“We’ve given up a lot of unearned runs,” head coach John Manni said after the Spartans beat Bow, 12-3, to close out the regular season. “We got cracked by a couple of teams, like Coe-Brown and Kingswood, who clearly have better talent than us. If we play D, we’re usually in every game.”
In Division III, Hopkinton made a surprise run to the semifinals, where the Hawks lost, 8-1, against No. 1 Prospect Mountain.
Spearheaded by eight juniors and seniors and a seven-player freshmen class, head coach Dan Meserve received contributions up and down his lineup all season. Much of it came as a pleasant surprise.
“I really wasn’t sure how we were going to be and where we were going to end up,” Meserve said after the loss to Prospect Mountain. “I thought we’d be .500 to be honest. But the freshmen really stepped up and played well.”
Those freshmen will gain even more opportunities next season, as the Hawks bid farewell to five seniors: Sammi Goldblatt, Maddie Carmichael, Beth Taylor, Kyanna Landry and Lexi Lawler.
If 2023 was any indication, there should be many more positives to come in the future for Hopkinton softball.
“Overall, I’m thrilled,” Meserve said. “It was a great season.”
Bishop Brady’s season came to an end just barely missing out on the D-III playoffs, finishing 6-10, a half-game behind Monadnock for the 13th and final spot.
A four-game losing streak to close out the season doomed the Giants’ chances, but the program still has a few players to build around for the foreseeable future.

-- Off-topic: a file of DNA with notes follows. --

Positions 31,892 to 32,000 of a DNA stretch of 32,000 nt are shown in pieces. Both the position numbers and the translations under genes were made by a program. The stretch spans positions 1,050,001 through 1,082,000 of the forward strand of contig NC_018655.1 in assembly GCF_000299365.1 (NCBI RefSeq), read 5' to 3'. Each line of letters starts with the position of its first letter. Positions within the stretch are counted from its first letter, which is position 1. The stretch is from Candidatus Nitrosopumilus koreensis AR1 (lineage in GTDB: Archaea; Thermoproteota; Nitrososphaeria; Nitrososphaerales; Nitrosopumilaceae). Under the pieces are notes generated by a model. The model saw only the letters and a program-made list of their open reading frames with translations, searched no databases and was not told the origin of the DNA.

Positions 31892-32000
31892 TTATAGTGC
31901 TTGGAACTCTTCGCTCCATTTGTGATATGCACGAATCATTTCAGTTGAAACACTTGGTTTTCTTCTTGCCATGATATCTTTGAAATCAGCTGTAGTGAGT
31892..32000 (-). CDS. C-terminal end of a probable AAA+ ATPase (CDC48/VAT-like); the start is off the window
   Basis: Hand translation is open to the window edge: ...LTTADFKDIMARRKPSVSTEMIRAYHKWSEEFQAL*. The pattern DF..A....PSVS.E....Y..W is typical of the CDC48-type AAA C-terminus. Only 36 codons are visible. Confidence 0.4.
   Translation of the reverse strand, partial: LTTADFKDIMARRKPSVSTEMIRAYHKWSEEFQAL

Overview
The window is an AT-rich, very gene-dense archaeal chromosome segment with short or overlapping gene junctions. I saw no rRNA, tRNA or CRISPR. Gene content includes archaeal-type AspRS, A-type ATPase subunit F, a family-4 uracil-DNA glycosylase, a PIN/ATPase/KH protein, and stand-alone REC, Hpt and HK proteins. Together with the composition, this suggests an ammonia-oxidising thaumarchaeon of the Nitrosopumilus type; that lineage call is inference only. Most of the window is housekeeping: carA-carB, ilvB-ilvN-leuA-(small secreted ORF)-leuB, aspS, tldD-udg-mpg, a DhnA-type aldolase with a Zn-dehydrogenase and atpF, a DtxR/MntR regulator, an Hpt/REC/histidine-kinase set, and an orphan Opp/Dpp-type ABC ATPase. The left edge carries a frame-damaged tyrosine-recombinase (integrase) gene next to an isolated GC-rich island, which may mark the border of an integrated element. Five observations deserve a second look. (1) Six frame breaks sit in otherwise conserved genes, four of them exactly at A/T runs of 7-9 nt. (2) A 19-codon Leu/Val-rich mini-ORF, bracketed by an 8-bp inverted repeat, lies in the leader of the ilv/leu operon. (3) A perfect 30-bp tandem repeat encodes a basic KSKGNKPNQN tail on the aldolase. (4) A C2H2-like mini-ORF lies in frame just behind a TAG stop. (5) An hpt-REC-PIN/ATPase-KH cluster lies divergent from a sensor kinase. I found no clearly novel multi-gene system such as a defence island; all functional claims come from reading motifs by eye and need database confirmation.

“Our catcher’s just phenomenal behind the plate. Ava (Archambault), she’s a freshman,” head coach Shane Baron said after the Giants lost to Hopkinton on May 3. “And then you add Abigail (Tyrell), the shortstop, another freshman.”
Meanwhile, Belmont (6-10), Hillsboro-Deering (5-11) and Winnisquam (1-15) all missed out on the playoffs in D-III as well.
Though the Red Raiders ended the season winning three of their final five games, a 3-8 start to the season put them in a tough hole to dig out of. Hillsboro-Deering ended the season on a six-game losing streak, and Winnisquam’s only win of the season came against Mascoma on May 18.
In Division IV, Pittsfield reached the playoffs as the division’s fourth seed but was upset by No. 13 Epping in the first round. It was the third time this season Pittsfield played Epping after having won the first two games, albeit narrowly (9-6 and 6-5).
The Panthers wrapped up their season 13-4.
Finally, Franklin finished the season 4-12. The Golden Tornadoes struggled mightily in the circle, allowing an average of 14.7 runs per game.